Filipino Teacher Faces Charges over Tweet Calling for Duterte Killing

Luis Liwanag and Jeoffrey Maitem
200512-PH-teacher-620.jpg Filipino teacher Ronnel Mas reacts to being taken into custody by National Bureau of Investigation agents in Santa Cruz, Philippines, on May 12, 2020.

A public school teacher who allegedly posted on Twitter that he would pay anyone who could kill Philippine President Rodrigo Duterte almost U.S. $1 million has been arrested, authorities said Tuesday.

Ronnel Mas, 25, was picked up by National Bureau of Investigation (NBI) agents from his residence in Santa Cruz, a town in northwestern Zambales province. Television footage showed a handcuffed Mas being taken into custody.

“I will give a 50 million peso reward to whoever will kill Duterte,” his tweet said.

Mas later begged for forgiveness and said he had written the offensive message to get attention. The post, he said, was not intentional.

“That tweet is just my sentiment and it was being ignored so I did that. It was a wrong move,” he told reporters as he was presented for inquest proceedings at the justice department.

The NBI filed a criminal complaint against Mas on charges of inciting sedition, which is punishable by up to six years in prison, and cybercrimes law violations, according to justice officials.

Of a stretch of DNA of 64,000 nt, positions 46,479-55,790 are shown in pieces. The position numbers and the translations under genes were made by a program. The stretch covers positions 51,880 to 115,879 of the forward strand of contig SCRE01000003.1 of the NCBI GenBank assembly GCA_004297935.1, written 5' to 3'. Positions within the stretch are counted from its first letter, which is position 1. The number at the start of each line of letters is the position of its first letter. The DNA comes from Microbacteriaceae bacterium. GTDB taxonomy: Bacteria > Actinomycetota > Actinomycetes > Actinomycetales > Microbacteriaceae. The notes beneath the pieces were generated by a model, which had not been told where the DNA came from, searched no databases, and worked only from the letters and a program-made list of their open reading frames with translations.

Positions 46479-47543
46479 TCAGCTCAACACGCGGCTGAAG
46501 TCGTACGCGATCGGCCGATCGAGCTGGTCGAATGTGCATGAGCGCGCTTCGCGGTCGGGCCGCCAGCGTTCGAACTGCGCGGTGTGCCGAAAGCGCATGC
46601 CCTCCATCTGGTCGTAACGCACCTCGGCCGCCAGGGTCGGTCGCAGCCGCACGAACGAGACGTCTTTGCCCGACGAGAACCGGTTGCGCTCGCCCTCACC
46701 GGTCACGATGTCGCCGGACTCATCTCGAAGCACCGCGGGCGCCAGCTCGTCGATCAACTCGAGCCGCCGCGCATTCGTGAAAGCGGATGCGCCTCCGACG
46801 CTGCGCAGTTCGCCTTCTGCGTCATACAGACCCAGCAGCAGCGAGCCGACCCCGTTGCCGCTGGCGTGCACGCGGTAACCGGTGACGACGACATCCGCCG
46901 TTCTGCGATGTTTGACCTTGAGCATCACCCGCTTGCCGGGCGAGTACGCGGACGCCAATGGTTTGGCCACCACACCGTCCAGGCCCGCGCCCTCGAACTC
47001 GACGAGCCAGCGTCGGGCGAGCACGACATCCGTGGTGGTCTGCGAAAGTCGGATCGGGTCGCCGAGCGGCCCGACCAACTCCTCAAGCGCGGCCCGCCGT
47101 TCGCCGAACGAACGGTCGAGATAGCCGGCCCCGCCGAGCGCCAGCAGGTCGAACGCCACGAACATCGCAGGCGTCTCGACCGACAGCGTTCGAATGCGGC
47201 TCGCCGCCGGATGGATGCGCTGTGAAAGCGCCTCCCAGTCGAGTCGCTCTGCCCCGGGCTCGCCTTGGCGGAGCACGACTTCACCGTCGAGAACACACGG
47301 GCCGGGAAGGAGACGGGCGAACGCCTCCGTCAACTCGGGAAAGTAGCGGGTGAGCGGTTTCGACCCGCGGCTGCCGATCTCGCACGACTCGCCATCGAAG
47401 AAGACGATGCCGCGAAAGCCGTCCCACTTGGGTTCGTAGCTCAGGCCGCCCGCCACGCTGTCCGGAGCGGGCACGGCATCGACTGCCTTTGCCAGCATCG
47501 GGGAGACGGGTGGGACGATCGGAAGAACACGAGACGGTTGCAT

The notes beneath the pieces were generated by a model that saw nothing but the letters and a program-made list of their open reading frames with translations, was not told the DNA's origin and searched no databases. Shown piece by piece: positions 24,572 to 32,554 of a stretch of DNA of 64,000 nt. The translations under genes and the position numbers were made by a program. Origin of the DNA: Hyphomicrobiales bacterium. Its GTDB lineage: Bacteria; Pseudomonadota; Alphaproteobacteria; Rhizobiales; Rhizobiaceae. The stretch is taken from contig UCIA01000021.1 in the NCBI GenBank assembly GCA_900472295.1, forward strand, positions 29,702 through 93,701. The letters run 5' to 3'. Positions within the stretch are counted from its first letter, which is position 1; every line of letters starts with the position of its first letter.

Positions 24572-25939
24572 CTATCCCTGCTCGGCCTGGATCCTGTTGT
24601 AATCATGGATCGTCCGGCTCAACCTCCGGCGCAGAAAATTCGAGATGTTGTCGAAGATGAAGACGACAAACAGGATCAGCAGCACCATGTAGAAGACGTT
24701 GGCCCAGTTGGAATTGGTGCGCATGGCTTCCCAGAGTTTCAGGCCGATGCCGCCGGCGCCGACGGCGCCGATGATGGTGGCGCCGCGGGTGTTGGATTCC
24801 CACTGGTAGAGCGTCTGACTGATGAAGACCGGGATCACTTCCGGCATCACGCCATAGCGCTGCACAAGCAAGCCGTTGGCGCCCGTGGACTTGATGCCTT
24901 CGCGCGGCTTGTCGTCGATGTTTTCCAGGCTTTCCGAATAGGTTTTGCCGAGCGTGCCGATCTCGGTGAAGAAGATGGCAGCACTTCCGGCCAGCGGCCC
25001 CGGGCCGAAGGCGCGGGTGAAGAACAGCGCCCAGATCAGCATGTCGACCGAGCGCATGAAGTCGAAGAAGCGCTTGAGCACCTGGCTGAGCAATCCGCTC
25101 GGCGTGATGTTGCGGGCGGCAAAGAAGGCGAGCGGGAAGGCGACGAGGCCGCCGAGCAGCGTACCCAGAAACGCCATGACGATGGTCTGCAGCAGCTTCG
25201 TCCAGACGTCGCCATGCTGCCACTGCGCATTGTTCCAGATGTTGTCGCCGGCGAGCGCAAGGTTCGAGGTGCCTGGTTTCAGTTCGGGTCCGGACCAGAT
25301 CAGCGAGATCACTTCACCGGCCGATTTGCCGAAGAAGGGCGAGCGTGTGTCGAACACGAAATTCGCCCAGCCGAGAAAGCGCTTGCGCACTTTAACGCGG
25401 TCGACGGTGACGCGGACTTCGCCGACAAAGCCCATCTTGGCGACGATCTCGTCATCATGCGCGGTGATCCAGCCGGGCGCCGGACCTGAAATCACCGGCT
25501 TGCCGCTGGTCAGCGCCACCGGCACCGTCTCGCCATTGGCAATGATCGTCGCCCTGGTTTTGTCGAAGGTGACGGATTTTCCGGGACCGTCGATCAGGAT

Justice Secretary Menardo Guevarra said Mas’ apology was welcome, but it would not spare him from prosecution.

“In any case, the rights of the person arrested will be respected at all times, including his right to counsel,” Guevarra said. “An apology is not one of the grounds for extinguishing criminal liability. One cannot feloniously injure another and get away with it by merely saying ‘sorry.’”

Despite the justice secretary’s statement, critics and analysts have said that since Duterte became president in 2016, free speech and freedom of the press have been under attack. The Philippine leader has complained about the media, which has reported critically about his war on narcotics that has left about 6,000 people dead during the past four years, according to government figures.

Duterte has openly expressed disdain at reporters for questioning the drug war. At one point he even appeared to endorse violence against them, saying that journalists were not “exempted from assassination.”

The government last week shut down ABS-CBN Corp., the country’s largest network, after it failed to secure a new franchise from Congress. The network’s free TV and radio frequencies are off the air while the case is under appeal, but its cable channel, which is not a subject of the franchise renewal process, continues to broadcast.

Duterte also has gone after the popular online new site Rappler, which like ABS-CBN, has highlighted wrongful deaths in the war on drugs.

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